It seems like the regression between 12/12 to 12/13 is due to this change set. I'm unsure exactly why. email@example.com – Mon Dec 12 06:17:41 2011 PST (compare: )List changeset URLsSelf-serve Build API 73979783bac9 Kartikaya Gupta – Bug 708683 - Improve JSON generation by using JSONStringer. r=pcwalton a=java-only 4850eb9ce32a Kartikaya Gupta – Bug 708683 - Fix NaN viewport values. r=pcwalton See the Chart at R/50 located here: https://docs.google.com/spreadsheet/ccc?key=0Arku3jleCA0UdFNQdkpuWVZIbjBPQ1gxa3RldzF2b1E&hl=en_US#gid=29 Steps to reproduce the performance test can be found : https://etherpad.mozilla.org/fennec_perf_ts_take2
6 years ago
Ok, so I've been looking at the data on that chart and I'm a little confused. From what I understand, the chart consists of 7 data points, which are average load times. The averages are taken from different builds (according to the chronologically increasing timestamp values) in order to isolate the exact changeset that introduced a regression. However, the averages are also considering different page loads. The first two times (rows 50 and 60) are of "warm - local file - onload". The next one (row 80) is "warm - local network - onload", same as row 70, which is the 6th data point on the chart. And so on. The page being loaded (startup5 vs favorites2) is also different, and I can't make any sense of this. I loaded the dec 12 and dec 13 nightlies on my Galaxy Tab and tried to reproduce the performance measurements, and I found that the dec 13 nightly loaded startup5.html significantly faster than the dec 12 nightly - dec 12 took avg=948.4ms and dec 13 took avg=601.9ms. So basically I found a performance improvement rather than a regression. nhirata, could you please clarify how you isolated those two changes and what the data in the spreadsheet represents?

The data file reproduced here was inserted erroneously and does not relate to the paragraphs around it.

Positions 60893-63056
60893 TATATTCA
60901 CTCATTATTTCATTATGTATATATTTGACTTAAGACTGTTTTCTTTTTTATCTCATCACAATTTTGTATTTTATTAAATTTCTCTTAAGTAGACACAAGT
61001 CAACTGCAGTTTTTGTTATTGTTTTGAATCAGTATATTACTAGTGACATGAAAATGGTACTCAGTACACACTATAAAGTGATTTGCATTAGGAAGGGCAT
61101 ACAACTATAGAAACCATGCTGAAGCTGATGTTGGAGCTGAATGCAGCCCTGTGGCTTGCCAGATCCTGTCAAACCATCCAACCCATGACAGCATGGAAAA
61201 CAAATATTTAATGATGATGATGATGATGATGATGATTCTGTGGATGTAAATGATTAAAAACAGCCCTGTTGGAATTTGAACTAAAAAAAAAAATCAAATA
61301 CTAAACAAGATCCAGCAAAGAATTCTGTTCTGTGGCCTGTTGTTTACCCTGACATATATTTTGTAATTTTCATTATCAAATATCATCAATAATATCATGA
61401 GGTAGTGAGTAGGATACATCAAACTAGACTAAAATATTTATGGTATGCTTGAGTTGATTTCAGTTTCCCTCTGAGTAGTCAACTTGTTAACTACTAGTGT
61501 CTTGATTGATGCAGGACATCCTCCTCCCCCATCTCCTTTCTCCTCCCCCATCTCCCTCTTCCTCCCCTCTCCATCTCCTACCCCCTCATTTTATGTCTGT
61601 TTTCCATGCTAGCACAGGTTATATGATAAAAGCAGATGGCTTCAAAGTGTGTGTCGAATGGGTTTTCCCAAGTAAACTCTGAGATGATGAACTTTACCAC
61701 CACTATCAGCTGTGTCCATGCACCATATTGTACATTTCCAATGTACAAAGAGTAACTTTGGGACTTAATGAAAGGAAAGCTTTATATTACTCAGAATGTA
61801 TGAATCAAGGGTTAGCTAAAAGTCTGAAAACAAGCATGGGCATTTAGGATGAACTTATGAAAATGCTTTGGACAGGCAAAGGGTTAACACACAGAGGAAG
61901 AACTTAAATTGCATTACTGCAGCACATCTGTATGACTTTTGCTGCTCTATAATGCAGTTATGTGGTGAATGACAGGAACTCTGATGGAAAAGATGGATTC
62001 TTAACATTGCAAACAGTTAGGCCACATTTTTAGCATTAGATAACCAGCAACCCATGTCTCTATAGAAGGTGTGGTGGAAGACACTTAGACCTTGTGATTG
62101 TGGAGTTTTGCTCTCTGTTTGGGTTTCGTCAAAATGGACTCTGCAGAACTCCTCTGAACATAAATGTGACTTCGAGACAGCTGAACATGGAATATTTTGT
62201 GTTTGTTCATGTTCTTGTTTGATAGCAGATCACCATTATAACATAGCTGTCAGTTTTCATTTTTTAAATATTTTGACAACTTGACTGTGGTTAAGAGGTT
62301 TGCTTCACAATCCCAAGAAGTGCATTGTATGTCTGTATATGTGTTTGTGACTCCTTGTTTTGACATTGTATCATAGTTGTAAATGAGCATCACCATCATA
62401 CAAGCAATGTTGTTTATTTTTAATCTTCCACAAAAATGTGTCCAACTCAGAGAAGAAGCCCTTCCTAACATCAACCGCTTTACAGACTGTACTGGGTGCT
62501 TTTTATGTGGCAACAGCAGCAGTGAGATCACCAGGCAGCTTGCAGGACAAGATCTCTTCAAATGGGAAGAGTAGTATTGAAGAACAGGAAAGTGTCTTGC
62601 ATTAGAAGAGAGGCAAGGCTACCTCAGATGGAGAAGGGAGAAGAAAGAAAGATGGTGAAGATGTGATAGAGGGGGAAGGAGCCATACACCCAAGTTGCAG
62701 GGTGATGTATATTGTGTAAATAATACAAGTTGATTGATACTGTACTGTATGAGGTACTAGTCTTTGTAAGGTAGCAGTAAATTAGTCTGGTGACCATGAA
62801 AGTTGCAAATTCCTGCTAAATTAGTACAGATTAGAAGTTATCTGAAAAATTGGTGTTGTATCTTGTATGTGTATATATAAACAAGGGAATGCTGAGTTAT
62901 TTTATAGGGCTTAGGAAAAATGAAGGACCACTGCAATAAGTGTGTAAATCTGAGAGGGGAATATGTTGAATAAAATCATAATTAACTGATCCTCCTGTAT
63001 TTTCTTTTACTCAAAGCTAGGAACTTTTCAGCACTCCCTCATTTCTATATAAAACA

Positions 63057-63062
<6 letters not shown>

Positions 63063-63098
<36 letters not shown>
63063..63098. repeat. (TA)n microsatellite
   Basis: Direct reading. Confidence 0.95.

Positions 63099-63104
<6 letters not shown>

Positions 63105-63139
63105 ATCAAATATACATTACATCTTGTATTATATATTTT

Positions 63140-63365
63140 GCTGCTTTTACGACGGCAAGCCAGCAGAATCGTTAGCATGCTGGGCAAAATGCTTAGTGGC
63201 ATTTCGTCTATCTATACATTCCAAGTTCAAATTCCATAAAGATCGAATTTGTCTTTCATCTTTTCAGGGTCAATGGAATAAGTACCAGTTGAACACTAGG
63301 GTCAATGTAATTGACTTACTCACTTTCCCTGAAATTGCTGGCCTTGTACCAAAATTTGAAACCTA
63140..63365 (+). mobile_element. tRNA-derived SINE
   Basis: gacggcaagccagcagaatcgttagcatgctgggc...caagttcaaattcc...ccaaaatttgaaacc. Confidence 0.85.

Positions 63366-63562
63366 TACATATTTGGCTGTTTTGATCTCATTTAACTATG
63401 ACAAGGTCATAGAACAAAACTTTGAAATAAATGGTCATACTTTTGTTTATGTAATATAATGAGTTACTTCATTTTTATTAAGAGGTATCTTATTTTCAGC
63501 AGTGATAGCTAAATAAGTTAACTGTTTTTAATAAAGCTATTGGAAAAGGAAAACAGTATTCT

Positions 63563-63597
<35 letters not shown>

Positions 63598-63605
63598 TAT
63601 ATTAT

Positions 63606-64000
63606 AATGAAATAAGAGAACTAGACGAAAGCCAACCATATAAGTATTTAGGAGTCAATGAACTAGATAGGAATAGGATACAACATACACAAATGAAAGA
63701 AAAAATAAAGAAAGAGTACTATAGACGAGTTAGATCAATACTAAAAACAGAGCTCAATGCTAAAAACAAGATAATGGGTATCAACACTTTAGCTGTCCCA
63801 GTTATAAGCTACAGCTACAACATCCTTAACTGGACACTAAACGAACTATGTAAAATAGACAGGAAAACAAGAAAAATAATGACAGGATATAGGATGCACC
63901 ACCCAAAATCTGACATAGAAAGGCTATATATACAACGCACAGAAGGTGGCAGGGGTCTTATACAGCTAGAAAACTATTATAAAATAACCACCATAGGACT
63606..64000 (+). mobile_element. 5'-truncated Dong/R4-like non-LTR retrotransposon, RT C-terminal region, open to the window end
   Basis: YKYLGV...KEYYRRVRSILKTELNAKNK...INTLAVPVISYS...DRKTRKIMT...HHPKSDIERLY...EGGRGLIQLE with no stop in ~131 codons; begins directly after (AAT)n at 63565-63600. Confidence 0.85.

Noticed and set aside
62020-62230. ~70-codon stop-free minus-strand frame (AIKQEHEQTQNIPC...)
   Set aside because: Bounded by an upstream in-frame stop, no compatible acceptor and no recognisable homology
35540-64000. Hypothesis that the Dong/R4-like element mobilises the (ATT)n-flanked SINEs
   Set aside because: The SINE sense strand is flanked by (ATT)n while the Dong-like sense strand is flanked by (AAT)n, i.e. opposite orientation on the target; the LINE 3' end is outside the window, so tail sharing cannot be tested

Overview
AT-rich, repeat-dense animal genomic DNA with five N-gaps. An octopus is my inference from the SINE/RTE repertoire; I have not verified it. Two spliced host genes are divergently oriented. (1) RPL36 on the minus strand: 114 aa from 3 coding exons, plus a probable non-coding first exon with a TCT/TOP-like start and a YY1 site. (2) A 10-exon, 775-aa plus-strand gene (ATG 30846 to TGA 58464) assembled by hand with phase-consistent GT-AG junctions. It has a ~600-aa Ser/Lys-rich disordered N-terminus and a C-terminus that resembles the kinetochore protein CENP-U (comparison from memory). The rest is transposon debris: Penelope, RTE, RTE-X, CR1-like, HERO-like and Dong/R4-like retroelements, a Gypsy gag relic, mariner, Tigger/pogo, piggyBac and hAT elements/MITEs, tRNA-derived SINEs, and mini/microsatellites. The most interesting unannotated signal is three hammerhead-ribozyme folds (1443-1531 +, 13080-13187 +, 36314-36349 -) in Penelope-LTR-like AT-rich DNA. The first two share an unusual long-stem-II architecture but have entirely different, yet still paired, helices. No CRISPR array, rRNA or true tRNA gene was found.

row 50, 60, 70, 80 were incorrect. I have corrected them; I had duplicated a previous spreadsheet and tried to get the numbers in quick. They are all run with the local file, startup5.html. You will have to take into account to throw away the first value and run it multiple times as indicated in the directions found in https://etherpad.mozilla.org/fennec_perf_ts_take2 These values were taken on the nexus s, which I believe is a neon processor: http://www.arm.com/products/processors/cortex-a/cortex-a8.php; http://en.wikipedia.org/wiki/Nexus_S That may make a difference in terms of time.